Tuesday, July 11, 2006

Are the Eos related to the ILD?

This is a 69 y/o man sent to us for a persistent cough. He quit smoking some 34 years ago and has been fairly healthy. Dry cough is his major complaint and he does not complain of dyspnea.
No other pertinent family or social Hx.
His exam was remarkable for bibasilar "dry" crackles. No clubbing.
PFTs revealed FVC and FEV1~ 53% with a TLC~ 60% and DLCO also ~65%.
CT scan is as seen below. He had had some lab work prior to seeing us and we ordered some other tests. Of not he had a peripheral eosinophilia (11.2% - 850) and high IgE (670), ESR was 58 and ANA was negative.
A bronch revealed no eosinophils, fairly pauci-cellular BAL, negative Cxs and smears and TBBX showed some interstitial fibrosis, pneumocyte hypertrophy but was basically non-specific.
Would you regard this as "just" IPF or would you make anything out of the Eos and IgE?

5 comments - CLICK HERE to read & add your own!:

Arenberg said...

I am wrong as often as not when it comes to how our radiologists would read this, but in isolation, the CT looks more consistent with NSIP than UIP, and therefore I'd pursue the surgical biopsy.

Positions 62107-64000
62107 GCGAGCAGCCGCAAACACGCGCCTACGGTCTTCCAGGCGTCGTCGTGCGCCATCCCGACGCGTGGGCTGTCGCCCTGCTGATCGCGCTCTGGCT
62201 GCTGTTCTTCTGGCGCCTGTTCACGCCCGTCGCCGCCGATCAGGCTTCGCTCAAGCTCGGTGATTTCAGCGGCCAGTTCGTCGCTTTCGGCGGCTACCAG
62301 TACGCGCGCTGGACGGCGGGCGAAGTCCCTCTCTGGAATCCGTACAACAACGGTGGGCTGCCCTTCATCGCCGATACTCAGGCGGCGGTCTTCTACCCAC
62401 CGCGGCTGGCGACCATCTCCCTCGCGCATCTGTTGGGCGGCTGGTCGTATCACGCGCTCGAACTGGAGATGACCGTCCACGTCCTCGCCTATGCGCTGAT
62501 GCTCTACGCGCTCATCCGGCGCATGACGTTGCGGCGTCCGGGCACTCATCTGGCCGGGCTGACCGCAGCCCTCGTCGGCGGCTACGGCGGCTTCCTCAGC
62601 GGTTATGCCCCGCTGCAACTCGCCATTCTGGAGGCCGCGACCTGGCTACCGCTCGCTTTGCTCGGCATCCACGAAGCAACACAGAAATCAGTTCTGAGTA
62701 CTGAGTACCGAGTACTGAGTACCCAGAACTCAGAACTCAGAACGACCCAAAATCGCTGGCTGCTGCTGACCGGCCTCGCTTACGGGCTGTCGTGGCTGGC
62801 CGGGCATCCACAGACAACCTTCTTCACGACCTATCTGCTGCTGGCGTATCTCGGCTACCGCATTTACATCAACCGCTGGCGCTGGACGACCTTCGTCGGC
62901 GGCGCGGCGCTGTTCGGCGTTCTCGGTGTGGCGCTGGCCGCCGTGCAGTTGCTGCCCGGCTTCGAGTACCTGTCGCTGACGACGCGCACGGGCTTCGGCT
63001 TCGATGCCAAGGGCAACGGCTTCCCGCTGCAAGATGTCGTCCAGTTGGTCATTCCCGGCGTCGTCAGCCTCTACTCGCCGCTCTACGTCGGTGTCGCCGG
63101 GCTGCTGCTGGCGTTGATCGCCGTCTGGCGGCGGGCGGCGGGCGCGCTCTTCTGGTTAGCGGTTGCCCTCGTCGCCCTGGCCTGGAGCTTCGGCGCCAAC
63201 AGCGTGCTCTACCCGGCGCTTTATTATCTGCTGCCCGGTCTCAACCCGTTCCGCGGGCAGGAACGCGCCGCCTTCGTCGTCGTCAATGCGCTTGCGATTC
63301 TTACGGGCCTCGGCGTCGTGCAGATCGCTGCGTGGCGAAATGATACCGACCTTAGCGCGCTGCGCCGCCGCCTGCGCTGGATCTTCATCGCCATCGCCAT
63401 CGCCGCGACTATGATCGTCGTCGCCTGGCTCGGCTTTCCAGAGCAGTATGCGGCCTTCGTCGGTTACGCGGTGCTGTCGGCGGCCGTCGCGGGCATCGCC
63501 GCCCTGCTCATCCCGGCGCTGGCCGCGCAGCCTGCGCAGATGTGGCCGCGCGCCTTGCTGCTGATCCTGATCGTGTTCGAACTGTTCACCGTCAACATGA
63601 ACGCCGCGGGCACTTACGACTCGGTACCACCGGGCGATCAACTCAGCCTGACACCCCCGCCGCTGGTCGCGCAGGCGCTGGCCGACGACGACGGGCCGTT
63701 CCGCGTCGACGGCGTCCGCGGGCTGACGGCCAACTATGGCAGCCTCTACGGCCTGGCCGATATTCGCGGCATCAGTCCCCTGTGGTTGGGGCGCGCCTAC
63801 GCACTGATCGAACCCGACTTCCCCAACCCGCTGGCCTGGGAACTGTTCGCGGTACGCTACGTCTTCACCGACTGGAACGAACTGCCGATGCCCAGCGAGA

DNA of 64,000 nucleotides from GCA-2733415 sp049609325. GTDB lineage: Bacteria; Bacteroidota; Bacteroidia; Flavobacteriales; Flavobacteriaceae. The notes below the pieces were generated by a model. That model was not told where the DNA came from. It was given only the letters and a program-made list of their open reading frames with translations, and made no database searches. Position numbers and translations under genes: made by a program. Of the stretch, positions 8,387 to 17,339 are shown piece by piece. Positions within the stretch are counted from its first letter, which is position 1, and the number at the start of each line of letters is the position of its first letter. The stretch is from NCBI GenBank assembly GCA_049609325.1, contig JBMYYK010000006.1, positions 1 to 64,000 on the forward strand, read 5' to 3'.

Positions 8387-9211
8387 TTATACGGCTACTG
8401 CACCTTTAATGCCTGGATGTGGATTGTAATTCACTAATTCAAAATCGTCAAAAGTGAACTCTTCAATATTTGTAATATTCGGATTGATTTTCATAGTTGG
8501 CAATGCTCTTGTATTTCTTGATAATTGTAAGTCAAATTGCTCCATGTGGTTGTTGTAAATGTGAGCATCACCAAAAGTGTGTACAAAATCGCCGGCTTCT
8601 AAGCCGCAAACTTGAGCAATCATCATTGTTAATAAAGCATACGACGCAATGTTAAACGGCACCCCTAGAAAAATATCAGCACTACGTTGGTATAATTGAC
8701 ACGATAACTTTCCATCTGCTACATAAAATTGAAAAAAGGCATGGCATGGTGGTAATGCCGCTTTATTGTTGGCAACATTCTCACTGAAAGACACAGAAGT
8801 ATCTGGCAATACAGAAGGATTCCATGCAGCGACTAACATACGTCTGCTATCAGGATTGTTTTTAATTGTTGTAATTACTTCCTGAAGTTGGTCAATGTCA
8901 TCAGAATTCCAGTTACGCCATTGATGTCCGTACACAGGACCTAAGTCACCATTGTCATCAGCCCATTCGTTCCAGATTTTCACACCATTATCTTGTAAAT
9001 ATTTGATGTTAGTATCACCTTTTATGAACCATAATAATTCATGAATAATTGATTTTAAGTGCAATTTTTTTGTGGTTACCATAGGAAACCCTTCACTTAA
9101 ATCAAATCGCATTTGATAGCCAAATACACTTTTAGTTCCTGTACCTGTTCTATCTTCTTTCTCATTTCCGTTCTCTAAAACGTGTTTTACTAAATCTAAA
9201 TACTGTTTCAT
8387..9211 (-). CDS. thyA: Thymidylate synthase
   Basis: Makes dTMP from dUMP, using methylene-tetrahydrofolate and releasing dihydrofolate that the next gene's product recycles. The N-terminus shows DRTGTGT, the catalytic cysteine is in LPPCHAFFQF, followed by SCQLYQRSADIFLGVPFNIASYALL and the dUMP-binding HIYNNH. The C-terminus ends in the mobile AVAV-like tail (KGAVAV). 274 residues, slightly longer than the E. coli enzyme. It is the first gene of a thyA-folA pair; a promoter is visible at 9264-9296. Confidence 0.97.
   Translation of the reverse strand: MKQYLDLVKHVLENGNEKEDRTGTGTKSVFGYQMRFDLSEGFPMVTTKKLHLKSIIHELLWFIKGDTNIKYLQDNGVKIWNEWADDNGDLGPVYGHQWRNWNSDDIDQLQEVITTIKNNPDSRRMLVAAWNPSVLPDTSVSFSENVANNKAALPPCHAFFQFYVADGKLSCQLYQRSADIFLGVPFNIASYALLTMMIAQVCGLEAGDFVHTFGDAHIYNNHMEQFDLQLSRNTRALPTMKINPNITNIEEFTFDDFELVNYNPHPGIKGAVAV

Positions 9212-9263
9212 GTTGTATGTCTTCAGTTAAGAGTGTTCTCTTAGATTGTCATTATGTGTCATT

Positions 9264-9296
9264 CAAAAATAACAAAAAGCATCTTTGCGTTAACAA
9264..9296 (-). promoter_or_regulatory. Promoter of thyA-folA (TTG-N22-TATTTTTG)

If you had told me about the peripheral eos, and not the bronch, I'd say bronch first, but you've done that, and in this case, the peripheral eos may be a red herring as far as helping you explain the ILD.

Jeff H said...

Yea, I'm not sure what to make of the peripheral Eos/IgE in this patient. I agree with DA; I would not consider this a "classic" CT scan for UIP. There seems to be quite a bit of ground glass, and although there may be some "honeycombing" toward the bases, I don't think that it's classic.

So, in either case, I think the next step is a surgical lung biosy.

Jennings said...

I agree the peripheral eos may not be related, since the BAL was negative for eosinophils. In addition, the CT looks like some ground glass, but how many mm were the slices? I agree NSIP or fibrotic NSIP are possibilities. An open lung would allow you to look for this pattern or to see if there is eosinophilic infiltration, etc.

Anonymous said...

This seems like a case of PIE syndrome. A complete drug history should be elicited if not done yet. Helminthic infections should be ruled out, depending on the patient's geographic location and travel history. DIP, CVD associated ILD and Hodgkin are also known to be associated with peripheral eosinophils.

Mendez said...

Agree with anonymous and comments above. Although unlikely, I would consider ABPA given the pretty high IgE (though not over 1000), peripheral Eos, and central bronchiectasis. Lack of productive cough and restrictive defect obviously point away from this Dx. How long has he had the cough? Any history of asthma? Travel hx, hobbies?
I would consider RAST for Aspergillus and/or Aspergillus skin test.